From Grace Jones to Ruth Bader Ginsburg to Pope Francis, here are some well-received documentaries, based on critical scores sourced from review aggregator Rotten Tomatoes.
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The landmark documentary about the tragically ill-fated Rolling Stones free concert at Altamont Speedway on December 6, 1969. Only four months earlier, Woodstock defined the Love Generation; now it lay in ruins on a desolate racetrack ... outside of San Francisco.
With a 100 percent approval score on Rotten Tomatoes, "Gimme Shelter" is a must-see. It's playing at the Yerba Buena Center for the Arts' Screening Room (701 Mission St.) on Thursday, May 24 at 7:30 p.m. Get tickets here.
Grace Jones: Bloodlight and Bami
This electrifying journey through the public and private worlds of pop culture mega-icon Grace Jones contrasts musical sequences with intimate personal footage, all the while brimming with Jones's bold aesthetic. A larger-than-life entertainer, an androgynous glam-pop diva, an unpredictable media presence -- Grace Jones is all these things and more. Sophie Fiennes's documentary goes beyond the traditional music biography, offering a portrait as stylish and unconventional as its subject. Taking us home with her to Jamaica, into the studio with long-time collaborators Sly & Robbie, and backstage at gigs around the world, the film reveals Jones as lover, daughter, mother, and businesswoman.
But the stage is the fixed point to which the film returns, with eye-popping performances of "Slave to the Rhythm," "Pull Up to the Bumper," "Love is the Drug," and more. Jones herself has said watching the film "will be like seeing me almost naked" and, indeed, Fiennes's treatment is every bit as definition-defying as its subject, untamed by either age or life itself.
"Grace Jones: Bloodlight and Bami" has a 84 percent approval score on Rotten Tomatoes. It's showing at the Roxie Theater (3117 16th St.) between today and Monday, May 28. Get tickets here.
At the age of 84, U.S. Supreme Court Justice Ruth Bader Ginsburg has developed a breathtaking legal legacy while becoming an unexpected pop culture icon. But without a definitive Ginsburg biography, the unique personal journey of this diminutive, quiet warrior's rise to the nation's highest court has been largely unknown, even to some of her biggest fans - until now. RBG is a revelatory documentary exploring Ginsburg 's exceptional life and career from Betsy West and Julie Cohen, and co-produced by Storyville Films and CNN Films.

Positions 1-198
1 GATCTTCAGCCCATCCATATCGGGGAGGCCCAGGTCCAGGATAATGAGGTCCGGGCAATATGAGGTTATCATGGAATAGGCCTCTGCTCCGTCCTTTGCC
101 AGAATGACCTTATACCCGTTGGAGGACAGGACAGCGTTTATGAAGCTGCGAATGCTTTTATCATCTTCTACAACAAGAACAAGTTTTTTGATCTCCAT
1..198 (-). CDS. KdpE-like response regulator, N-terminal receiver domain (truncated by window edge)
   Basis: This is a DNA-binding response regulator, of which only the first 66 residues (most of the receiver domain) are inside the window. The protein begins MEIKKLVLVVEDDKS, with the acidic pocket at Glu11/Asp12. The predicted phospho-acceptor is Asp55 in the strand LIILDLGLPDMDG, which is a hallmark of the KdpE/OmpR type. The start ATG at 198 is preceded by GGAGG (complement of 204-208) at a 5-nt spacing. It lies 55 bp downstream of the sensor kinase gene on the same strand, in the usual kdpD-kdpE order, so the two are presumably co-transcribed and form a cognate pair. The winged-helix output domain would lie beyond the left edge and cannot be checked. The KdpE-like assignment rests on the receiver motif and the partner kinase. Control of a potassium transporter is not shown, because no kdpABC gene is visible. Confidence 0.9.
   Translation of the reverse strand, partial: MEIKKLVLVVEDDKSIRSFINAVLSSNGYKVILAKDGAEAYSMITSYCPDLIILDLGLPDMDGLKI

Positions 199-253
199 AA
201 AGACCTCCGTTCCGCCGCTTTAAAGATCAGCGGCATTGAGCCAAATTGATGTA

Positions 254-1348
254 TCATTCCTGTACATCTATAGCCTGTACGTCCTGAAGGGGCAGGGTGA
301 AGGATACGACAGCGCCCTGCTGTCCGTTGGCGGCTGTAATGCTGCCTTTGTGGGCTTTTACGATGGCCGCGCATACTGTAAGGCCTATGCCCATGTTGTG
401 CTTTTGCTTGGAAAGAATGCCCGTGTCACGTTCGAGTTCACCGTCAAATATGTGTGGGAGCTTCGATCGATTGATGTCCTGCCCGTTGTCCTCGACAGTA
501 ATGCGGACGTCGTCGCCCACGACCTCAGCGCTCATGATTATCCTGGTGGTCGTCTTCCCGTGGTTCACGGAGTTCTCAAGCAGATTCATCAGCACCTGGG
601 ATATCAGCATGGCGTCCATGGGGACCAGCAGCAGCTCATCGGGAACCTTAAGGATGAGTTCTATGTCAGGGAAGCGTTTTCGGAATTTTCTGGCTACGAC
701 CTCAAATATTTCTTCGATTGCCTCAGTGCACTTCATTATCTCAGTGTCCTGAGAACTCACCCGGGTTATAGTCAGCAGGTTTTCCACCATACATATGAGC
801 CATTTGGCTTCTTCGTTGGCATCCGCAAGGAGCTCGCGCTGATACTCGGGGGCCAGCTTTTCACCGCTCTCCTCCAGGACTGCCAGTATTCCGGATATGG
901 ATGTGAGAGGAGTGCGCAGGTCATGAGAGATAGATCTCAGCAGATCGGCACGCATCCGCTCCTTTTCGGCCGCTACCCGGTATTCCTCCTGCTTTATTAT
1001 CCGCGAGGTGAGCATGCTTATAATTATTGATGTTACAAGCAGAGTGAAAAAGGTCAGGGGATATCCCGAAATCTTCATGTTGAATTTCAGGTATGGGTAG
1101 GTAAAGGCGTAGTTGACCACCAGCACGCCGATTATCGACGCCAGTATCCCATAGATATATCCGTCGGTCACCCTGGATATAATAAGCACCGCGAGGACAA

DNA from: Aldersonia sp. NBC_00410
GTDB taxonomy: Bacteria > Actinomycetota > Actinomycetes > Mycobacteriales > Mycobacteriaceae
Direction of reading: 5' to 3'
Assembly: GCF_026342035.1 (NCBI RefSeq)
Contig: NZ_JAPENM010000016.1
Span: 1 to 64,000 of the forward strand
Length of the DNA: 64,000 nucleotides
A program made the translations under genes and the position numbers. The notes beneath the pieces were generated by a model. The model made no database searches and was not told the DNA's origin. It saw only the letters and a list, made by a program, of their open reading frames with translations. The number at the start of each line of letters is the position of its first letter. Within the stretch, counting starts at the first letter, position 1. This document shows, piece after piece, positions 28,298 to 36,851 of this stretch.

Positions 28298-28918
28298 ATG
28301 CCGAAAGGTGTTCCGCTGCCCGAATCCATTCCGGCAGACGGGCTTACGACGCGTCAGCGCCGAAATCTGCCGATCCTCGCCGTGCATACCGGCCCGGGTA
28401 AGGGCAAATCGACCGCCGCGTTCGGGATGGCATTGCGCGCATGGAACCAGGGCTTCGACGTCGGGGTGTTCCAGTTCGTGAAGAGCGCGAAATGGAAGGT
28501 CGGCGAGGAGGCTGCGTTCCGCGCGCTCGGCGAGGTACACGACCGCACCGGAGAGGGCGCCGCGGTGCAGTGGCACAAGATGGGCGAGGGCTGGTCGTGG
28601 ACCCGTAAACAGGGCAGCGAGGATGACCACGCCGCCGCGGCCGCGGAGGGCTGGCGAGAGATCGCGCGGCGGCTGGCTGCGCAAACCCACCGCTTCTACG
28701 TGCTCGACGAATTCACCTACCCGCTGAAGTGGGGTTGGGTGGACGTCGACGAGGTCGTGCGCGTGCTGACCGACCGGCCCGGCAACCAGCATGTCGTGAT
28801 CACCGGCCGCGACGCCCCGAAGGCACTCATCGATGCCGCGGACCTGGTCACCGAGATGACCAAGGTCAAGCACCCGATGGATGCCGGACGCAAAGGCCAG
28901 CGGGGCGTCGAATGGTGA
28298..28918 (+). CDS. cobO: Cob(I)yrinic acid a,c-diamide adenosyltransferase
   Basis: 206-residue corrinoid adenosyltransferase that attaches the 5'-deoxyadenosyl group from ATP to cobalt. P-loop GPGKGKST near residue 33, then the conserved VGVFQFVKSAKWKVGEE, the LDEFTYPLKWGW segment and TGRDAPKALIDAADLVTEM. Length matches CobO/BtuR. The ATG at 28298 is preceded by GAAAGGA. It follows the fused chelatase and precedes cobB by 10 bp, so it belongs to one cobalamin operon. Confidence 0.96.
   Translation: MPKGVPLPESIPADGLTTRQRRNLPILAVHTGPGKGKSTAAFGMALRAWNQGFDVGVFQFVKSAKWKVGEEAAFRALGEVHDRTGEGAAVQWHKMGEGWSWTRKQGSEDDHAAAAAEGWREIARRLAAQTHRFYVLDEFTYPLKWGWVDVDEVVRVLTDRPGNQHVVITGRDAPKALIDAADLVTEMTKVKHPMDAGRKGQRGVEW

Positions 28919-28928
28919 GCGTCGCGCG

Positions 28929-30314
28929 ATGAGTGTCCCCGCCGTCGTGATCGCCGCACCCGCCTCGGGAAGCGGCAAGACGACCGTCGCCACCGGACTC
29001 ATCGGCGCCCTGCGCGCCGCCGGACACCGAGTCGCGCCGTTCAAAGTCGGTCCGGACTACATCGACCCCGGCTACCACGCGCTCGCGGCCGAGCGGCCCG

With a 93 percent approval score on Rotten Tomatoes, "RBG" is one of 2018's most popular documentaries to date. It's playing at the AMC Kabuki 8 (1881 Post St.) for the foreseeable future -- at least for the next week. Get tickets here.
Pope Francis - A Man of His Word
Wim Wenders' new documentary, "Pope Francis - A Man of His Word," is intended to be a personal journey with Pope Francis, rather than a biographical documentary about him. The pope's ideas and his message are central to this documentary, which sets out to present his work of reform and his answers to today's global questions. From his deep concern for the poor and wealth inequality, to his involvement in environmental issues and social justice, Pope Francis engages the audience face-to-face and calls for peace.
Another 2018 documentary, "Pope Francis - A Man of His Word," has a 88 percent approval score on Rotten Tomatoes. It's playing at the AMC Van Ness 14 (1000 Van Ness Ave.) through next week. Get tickets here.
Boom for Real: The Late Teenage Years of Jean-Michel Basquiat
A look at Jean-Michel Basquiat's life pre-fame, and how New York City, the times, the people and the movements around him formed the artist he became, BOOM FOR REAL weaves the story of Jean-Michel and the city with never before seen works, writings and photographs. Director Sara Driver worked closely and collaboratively with her friends and other artists who emerged from that scene: Nan Goldin, Jim Jarmusch, James Nares, Fab Five Freddy, Lee Quinones, Luc Sante and many others. As they participated in the film with their thoughts, period film footage, music, images, and anecdotes of their young friend, they helped visually tell the story of Jean-Michel's downtown NYC -- pre AIDS, President Reagan, the real estate and art boom, and before anyone was motivated by money and ambition. The definition of fame, success and power were very different than today -- to be a penniless but published poet was the height of success, until everything changed in the early 1980's. This is New York City's story before that change.
Lastly, with a 83 percent approval score on Rotten Tomatoes, "Boom for Real" is another newly released documentary that's attracting attention. The film is showing at the Roxie Theater (3117 16th St.) beginning on Saturday, May 26. Get tickets here.